For as long as I can remember, I’ve been going through my mom’s closet. No fonder memories than those of emotional, tear filled, teenage-hormone fueled breakdowns that take place in the moments before life’s biggest events. A bat mitzvah, some other girl’s bat mitzvah, your boyfriends cousin’s wedding in the woods, a date your mother negotiated for you with a nice boy from synagogue.
How come it’s always in the 30 minutes before you leave the house that you become a completely different person? Suddenly, everything in your closet is hideous, your hair could not be more frizzy, and you can’t find the goddamn eyeliner. For me, it was always in these moments that I’d go to my mom’s closet for the answer. Somehow I’d find a sweater I forgot about, or a pair of earrings that I’d missed. In a wardrobe that I’ve visited hundreds of times, there’s always a piece that manages to solve all my problems.
I want to note that there are some wild pieces in there too, like a white fur coat I’ve only seen leave the house once (Prince concert, 2012), and a size 2 strapless number that has yet to see the light of day. Sometimes I end up in one of these.
When I moved out of my parent’s house, I felt like I was finally getting started with my life. To me, adulthood really kicks off when you start signing hefty Bay Area rent checks. In a two bedroom apartment, 20 minutes away, I was making moves. Taking names. Kicking ass.
I love everything about having my own place: picking out furniture, buying groceries, doing my own laundry, complaining about the neighbors. Over the past few weeks I, like the rest of you, have had a chance to actually live in my space rather than just pass through for breakfast and bedtime. As I spend days going from balcony to kitchen to bathtub, I’d like to think that I’ve built a comfortable little slice of home.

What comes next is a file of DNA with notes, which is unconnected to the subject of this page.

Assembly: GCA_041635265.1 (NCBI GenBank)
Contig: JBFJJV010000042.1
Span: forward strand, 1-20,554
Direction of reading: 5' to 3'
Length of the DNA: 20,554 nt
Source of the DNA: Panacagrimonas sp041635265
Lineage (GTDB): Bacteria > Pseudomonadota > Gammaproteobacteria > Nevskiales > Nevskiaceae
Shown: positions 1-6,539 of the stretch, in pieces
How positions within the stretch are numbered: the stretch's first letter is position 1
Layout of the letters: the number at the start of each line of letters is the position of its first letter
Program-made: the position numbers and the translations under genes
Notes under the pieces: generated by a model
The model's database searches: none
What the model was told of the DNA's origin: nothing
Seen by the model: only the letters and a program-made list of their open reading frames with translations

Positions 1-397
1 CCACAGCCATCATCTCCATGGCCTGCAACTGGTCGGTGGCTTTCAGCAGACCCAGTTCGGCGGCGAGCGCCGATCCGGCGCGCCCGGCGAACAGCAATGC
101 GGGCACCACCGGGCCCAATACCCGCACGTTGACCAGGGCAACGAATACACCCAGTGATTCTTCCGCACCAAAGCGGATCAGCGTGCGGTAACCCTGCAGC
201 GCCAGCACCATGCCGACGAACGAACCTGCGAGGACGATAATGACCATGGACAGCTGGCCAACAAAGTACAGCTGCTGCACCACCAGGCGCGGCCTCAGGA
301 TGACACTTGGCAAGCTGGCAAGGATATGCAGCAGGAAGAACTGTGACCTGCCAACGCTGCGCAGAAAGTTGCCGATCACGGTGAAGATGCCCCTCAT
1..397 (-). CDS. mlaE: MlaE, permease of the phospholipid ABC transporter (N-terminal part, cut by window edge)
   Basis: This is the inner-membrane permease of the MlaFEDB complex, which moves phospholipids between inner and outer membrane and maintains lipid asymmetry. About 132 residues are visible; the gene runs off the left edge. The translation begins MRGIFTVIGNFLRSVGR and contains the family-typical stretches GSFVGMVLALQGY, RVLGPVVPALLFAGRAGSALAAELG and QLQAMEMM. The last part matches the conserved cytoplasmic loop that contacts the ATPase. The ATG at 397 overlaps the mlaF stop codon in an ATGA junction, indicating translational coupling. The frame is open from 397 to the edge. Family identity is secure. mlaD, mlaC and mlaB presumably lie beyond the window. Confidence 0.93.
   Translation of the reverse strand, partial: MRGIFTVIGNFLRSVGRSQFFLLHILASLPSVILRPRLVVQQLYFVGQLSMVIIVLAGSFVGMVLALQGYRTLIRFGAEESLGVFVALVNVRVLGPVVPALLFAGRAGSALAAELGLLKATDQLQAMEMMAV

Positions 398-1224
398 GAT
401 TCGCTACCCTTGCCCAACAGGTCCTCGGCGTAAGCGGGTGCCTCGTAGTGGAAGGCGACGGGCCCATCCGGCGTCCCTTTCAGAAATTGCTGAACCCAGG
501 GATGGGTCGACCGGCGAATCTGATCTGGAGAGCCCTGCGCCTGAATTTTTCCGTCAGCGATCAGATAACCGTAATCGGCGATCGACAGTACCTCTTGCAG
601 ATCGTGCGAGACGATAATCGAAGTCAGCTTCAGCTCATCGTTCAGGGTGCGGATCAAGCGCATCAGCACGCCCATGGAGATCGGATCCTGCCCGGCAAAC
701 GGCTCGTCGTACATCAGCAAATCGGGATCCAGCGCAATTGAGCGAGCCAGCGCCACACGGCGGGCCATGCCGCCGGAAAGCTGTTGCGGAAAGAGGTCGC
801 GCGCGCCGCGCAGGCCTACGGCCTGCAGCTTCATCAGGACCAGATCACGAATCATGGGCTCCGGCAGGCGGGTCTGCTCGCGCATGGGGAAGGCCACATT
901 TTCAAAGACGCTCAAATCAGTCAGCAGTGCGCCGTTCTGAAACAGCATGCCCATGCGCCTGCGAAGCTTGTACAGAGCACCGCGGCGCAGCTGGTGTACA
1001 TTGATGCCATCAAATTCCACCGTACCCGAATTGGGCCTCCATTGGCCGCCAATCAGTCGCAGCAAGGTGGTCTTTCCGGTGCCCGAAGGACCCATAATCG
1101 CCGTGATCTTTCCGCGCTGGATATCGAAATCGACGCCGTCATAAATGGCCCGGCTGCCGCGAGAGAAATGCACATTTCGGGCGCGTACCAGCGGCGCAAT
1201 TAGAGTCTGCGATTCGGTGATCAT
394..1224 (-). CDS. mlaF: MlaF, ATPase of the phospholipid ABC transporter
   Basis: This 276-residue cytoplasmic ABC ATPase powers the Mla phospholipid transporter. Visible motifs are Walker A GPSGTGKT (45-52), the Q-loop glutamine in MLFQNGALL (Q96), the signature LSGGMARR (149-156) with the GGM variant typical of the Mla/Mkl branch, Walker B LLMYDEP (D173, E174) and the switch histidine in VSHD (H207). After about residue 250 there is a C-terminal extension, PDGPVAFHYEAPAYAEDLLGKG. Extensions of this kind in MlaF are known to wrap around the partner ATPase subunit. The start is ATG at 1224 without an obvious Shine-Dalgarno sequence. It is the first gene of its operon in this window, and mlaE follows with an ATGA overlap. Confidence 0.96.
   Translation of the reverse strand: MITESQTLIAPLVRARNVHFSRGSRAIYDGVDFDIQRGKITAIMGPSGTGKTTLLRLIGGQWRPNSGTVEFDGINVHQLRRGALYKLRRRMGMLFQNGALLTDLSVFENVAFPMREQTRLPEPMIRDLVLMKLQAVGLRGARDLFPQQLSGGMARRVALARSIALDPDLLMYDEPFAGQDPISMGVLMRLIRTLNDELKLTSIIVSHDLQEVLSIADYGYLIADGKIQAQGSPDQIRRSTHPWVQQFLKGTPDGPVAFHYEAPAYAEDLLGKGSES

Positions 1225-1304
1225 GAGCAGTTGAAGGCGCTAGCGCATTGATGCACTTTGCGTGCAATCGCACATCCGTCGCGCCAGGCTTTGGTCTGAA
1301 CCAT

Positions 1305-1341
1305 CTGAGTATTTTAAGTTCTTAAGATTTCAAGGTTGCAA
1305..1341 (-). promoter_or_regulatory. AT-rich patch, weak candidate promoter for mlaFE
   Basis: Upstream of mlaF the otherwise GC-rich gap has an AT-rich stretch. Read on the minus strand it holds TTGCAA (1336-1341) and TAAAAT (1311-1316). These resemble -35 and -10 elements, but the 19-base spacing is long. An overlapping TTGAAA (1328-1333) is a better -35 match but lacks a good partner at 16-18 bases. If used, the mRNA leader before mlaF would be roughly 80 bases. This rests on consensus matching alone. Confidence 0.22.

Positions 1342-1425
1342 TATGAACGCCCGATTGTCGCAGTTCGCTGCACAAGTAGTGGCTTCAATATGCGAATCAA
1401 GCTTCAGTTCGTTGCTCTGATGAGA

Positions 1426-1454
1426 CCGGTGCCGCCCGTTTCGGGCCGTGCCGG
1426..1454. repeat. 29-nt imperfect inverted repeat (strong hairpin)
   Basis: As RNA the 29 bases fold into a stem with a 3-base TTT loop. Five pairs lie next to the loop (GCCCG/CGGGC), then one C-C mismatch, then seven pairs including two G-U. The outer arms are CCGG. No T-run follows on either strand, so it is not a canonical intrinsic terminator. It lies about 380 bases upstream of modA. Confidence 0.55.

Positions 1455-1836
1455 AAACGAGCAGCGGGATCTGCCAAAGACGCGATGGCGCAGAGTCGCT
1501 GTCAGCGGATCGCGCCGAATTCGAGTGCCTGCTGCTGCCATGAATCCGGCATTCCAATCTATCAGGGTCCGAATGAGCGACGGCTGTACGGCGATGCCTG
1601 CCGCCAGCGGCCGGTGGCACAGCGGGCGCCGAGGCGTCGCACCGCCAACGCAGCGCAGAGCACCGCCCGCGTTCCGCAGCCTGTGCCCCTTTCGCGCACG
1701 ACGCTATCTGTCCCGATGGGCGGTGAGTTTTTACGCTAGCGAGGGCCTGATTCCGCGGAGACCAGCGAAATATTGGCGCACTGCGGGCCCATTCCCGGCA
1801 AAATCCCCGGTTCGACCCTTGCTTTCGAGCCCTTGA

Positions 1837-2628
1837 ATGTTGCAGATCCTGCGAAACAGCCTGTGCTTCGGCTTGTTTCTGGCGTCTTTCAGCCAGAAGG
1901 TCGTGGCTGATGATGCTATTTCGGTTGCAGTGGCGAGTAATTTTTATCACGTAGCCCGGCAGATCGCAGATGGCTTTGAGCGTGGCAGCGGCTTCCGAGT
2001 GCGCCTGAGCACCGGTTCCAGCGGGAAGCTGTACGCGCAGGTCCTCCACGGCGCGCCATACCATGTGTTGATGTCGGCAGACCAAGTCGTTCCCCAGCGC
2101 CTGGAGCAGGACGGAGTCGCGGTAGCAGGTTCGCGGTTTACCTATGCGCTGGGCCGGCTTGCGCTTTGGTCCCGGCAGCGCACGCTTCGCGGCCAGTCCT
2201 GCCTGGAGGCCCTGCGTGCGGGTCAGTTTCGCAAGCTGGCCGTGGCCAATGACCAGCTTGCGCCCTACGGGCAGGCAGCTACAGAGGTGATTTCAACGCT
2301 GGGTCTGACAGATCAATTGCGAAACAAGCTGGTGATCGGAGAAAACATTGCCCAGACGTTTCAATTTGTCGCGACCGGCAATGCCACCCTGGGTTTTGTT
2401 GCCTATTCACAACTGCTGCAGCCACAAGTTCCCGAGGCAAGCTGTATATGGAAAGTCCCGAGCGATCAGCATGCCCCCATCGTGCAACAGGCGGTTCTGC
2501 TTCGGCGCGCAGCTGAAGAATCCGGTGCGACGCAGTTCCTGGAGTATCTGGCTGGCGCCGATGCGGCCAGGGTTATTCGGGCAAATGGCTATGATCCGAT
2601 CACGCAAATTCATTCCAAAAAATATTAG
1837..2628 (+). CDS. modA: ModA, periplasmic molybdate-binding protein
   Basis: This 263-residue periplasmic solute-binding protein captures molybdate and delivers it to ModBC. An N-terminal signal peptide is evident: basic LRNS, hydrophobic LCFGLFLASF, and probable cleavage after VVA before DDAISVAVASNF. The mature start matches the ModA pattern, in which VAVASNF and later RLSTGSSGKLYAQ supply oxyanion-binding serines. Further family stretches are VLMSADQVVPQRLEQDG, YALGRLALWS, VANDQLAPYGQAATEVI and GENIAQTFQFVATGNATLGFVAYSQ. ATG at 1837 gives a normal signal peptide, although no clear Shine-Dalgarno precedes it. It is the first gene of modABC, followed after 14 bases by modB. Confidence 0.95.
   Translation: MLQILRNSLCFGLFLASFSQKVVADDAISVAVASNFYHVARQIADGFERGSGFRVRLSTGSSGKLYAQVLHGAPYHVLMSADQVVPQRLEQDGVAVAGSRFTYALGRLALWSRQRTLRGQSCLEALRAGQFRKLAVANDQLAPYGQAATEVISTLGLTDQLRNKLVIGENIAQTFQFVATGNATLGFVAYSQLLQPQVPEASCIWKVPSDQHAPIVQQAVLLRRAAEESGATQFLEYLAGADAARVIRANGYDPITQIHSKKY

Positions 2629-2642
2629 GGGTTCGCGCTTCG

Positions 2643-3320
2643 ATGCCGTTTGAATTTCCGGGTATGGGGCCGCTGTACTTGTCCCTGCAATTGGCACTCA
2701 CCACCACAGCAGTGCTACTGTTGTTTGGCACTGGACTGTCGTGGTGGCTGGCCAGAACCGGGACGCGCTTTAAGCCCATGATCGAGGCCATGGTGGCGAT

Yet, every time I go to fish out a pair of sweatpants from the piles on my floor, I think about my mom’s closet. It’s not like I’m going anywhere or that I need to dress up, but confronting a rack of my own garments reminds me that something’s still missing from my new home.
My mom always said that there’s nothing magical about her clothes.
What I realize now, is that the magic is in having a place to go during those last 30 minutes when nothing’s going right. It’s the opportunity to reach into someone else’s closet and put on something that gives you the confidence you need to walk out the door. In moments when I just don’t have the guts to be myself, putting on one of my mom’s scarves feels like borrowing a little bit of her strength, her energy, her beauty. Just a little bit of her power.
No matter how many of her dresses I slowly migrate to my racks, I know that the magic of that closet can never exist in my own apartment. But that’s ok. Maybe that’s the part of adulthood that really matters. Maybe its not about the rent check, but about being able to curate my own closet, or kitchen, or living room, or whatever, that makes me feel powerful. It’s building my own space that I can reach into in those last 30 minutes, or whenever, to give myself that boost. And maybe later, it’s about being a place for somemone else who needs a sweater or a scarf
And back to that date: I had finally settled on a pair of my mom’s flare leg jeans just as the nice boy from synagogue was pulling into the driveway. Lip glossed up and ready to go, I stopped in the bathroom on way out to meet him, where I immediately broke the zipper on the jeans. Was it too late to tell him I was sick? Or die?
I sat down to pee and texted him “I need 10–30 minutes” which he said was no problem at all since he’d rather drive around the block and listen to his Lord of the Rings audiobook anyway. I ended up in a pair of my own high waisted jeans which I hated it, but he said he liked. He did end up ghosting me though, and who knows, it could have been the pants.